Finding True South the Easy Way: Page 2 of 2

Beginner

Inside this Article

Magnetic Declination (2005)
Magnetic Declination (2005)
Many things can negatively affect the accuracy of a compass
Q: Which of the elements in this scene can negatively affect the accuracy of a compass? A: Lots of them.
Recognizing the Big and Little Dippers can help you identify Polaris, the North
Recognizing the Big and Little Dippers can help you identify Polaris, the North Star.
Aligning an array to true south by siting the North Star.
Aligning an array to true south by siting the North Star.
Magnetic Declination (2005)
Many things can negatively affect the accuracy of a compass
Recognizing the Big and Little Dippers can help you identify Polaris, the North
Aligning an array to true south by siting the North Star.

The Easy Way

You might be surprised to learn that the most accurate method of determining true north completely bypasses magnetic deviation, magnetic declination, and all that calculating—and eliminates the compass altogether.

Just look up in the sky on a clear night. In the northern hemisphere, you will see Polaris, the North Star, stationary in the sky. The North Star is always either exactly or just a few tenths of a degree from true north. So all you need to do to face your system south is line up its north/south axis with the North Star. How do you find it? Look north (use your compass and allow for magnetic declination). The North Star is not the brightest star in the sky, but it is the brightest in that part of the sky. If you know what the Big Dipper looks like (take a look at Alaska’s state flag), follow the two pointer stars on the outside of the Big Dipper’s cup to find the North Star.

Case in Point

Before my partner Michele and I built our house, we had the solar-electric system installed so we could use solar energy for most of the home’s construction. After the modules were installed, I went out on a clear night to check the array’s orientation. Sure enough, the PV array had been installed about 15 degrees off true south. So I loosened the bolts and swung the array until the North Star lined up with the space between the left and right halves of the array. After retightening the bolts, the array was positioned to harvest 100 percent, not 98 percent, of the sun’s power.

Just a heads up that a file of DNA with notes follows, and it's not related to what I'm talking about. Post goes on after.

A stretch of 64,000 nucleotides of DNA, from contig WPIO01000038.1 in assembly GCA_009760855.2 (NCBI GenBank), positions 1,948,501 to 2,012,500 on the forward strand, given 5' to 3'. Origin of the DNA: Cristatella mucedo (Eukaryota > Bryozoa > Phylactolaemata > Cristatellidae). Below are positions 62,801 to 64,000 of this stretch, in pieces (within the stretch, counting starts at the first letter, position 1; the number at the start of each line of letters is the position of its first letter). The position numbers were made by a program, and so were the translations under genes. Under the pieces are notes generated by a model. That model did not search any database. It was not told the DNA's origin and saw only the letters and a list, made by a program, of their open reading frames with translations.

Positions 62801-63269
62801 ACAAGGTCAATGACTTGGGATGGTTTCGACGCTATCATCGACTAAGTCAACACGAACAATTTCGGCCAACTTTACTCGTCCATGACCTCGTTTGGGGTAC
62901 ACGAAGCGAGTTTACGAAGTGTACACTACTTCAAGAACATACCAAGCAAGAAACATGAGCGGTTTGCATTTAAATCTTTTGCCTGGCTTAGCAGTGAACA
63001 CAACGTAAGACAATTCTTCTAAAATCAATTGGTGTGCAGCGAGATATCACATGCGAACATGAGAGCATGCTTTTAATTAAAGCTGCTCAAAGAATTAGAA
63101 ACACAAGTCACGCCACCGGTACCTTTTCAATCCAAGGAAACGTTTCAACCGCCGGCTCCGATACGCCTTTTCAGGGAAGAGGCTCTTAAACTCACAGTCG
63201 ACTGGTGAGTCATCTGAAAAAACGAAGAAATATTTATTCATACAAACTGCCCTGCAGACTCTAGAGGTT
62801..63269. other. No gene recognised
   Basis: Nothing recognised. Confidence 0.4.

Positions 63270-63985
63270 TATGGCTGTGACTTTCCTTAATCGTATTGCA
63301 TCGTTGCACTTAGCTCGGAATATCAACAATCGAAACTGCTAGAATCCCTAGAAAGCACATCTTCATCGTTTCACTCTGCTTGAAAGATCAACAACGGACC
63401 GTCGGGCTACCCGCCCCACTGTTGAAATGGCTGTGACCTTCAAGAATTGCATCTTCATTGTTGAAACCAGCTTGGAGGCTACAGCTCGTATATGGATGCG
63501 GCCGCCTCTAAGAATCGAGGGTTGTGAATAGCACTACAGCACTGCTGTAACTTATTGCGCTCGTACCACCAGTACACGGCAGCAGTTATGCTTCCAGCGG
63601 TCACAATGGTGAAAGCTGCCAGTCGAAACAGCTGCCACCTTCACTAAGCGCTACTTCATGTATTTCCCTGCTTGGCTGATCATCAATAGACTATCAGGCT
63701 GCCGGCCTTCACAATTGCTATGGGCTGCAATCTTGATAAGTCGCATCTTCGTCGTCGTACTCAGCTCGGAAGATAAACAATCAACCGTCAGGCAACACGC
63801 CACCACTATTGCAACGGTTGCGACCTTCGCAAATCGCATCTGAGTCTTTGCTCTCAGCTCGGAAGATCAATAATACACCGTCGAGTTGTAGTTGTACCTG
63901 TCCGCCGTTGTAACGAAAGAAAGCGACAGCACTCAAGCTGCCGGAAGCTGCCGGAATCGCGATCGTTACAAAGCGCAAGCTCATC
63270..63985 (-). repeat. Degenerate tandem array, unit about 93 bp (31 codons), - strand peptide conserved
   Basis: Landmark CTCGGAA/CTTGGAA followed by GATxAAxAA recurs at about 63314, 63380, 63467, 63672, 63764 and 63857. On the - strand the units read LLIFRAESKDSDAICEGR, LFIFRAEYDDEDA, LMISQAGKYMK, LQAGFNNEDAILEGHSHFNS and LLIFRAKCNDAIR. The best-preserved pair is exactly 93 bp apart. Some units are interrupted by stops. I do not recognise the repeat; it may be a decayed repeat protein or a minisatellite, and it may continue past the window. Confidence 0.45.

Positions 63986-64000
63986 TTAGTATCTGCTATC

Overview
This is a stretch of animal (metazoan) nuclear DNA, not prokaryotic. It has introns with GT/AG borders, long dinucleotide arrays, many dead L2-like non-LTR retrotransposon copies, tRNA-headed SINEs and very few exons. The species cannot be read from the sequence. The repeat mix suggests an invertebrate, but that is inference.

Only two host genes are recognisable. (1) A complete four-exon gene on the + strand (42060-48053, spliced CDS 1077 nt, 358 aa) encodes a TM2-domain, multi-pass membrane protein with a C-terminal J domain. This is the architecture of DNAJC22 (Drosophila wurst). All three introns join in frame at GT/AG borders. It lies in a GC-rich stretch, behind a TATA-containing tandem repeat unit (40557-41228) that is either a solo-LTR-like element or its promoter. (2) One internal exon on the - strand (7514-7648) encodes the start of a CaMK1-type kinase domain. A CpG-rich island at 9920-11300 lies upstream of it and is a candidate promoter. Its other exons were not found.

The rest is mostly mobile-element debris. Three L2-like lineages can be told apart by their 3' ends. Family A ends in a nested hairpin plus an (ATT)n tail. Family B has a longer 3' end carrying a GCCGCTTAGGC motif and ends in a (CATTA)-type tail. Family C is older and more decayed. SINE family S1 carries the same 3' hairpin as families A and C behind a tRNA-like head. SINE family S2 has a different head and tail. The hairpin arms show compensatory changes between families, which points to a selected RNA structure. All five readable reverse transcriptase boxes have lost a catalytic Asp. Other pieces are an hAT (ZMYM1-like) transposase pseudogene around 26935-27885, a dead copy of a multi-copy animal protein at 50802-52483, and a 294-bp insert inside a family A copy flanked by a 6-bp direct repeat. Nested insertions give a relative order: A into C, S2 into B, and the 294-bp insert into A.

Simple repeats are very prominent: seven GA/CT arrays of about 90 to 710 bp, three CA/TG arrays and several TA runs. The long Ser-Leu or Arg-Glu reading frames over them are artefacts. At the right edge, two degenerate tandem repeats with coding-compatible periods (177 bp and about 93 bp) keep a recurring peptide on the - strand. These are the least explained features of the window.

I also used a similar method before our home’s foundation was laid. On a clear night, I went out to the site, pounded a tall fence post into the ground, and walked south-ish about 50 feet. Then I squatted down and moved a little until I lined up the North Star with the top of the fence post, and set a second post at this location. After double-checking the alignment, I had a positive reference for a true north–south line. I didn’t need to use any calculations, and I didn’t worry about magnetic deviation from iron ore, steel posts, or my cell phone. My contractor simply used the two reference posts to properly orient our passive solar house to true south.

Finding true north is easy, so why make it harder than it needs to be? And once you know true north, since true south is off by 180 degrees, you know it too—just turn around. Next time you need to do the important task of orienting a building or solar panels to true south, simply wait for a clear night and let the North Star be your guide.

Access

Grey Chisholm, PO Box 396, San Antonito, NM 87047 • 505-379-4173

NOAA • www.ngdc.noaa.gov/seg/geomag/jsp/Declination.jsp • Magnetic declination calculator

U.S. Geological Survey’s National Geomagnetism Program • http://geomag.usgs.gov

Comments (2)

Grey Chisholm_2's picture

Good Morning Mike Reed,

Yes, I like the daytime methods also. For true local apparent noon, all you have to do is calculate the time of local apparent noon. For a sailor like myself, with an almanac in hand, a piece of cake. For the highest arc, it takes at least a day to mark the sun's shadow. But once figured out, True South does not change. Both methods work well. Both methods are also written about in many sources. I like the Polaris method because you do not need to calculate anything, you do not need to mark shaddows over a time period. Polaris is just there. The disadvantage to Polaris is first, you have to be able to identify the star; and second, Polaris is not very bright so city lights or even a full moon can wash it out. But, on a clear dark night, it is the simplest method around.

Again, thank you for your words,

Fair winds,
Capt Grey Chisholm

solarmike's picture

Grey,

I've always liked the Polaris - night Sky approach.

For daytime applications it is easy to find "Solar Noon". At Solar Noon, a shadow cast by a vertical pole will point either directly north or directly south, depending on the observer's latitude and the time of year. At Solar Noon the Sun is at the "highest point" in the sky for that day and when measured in time, it is halfway between Sunrise and Sunset.

A nice calculator is found here: http://www.esrl.noaa.gov/gmd/grad/s...

Enjoy,

Mike Reed

Show or Hide All Comments

Advertisement

X
You may login with either your assigned username or your e-mail address.
The password field is case sensitive.
Loading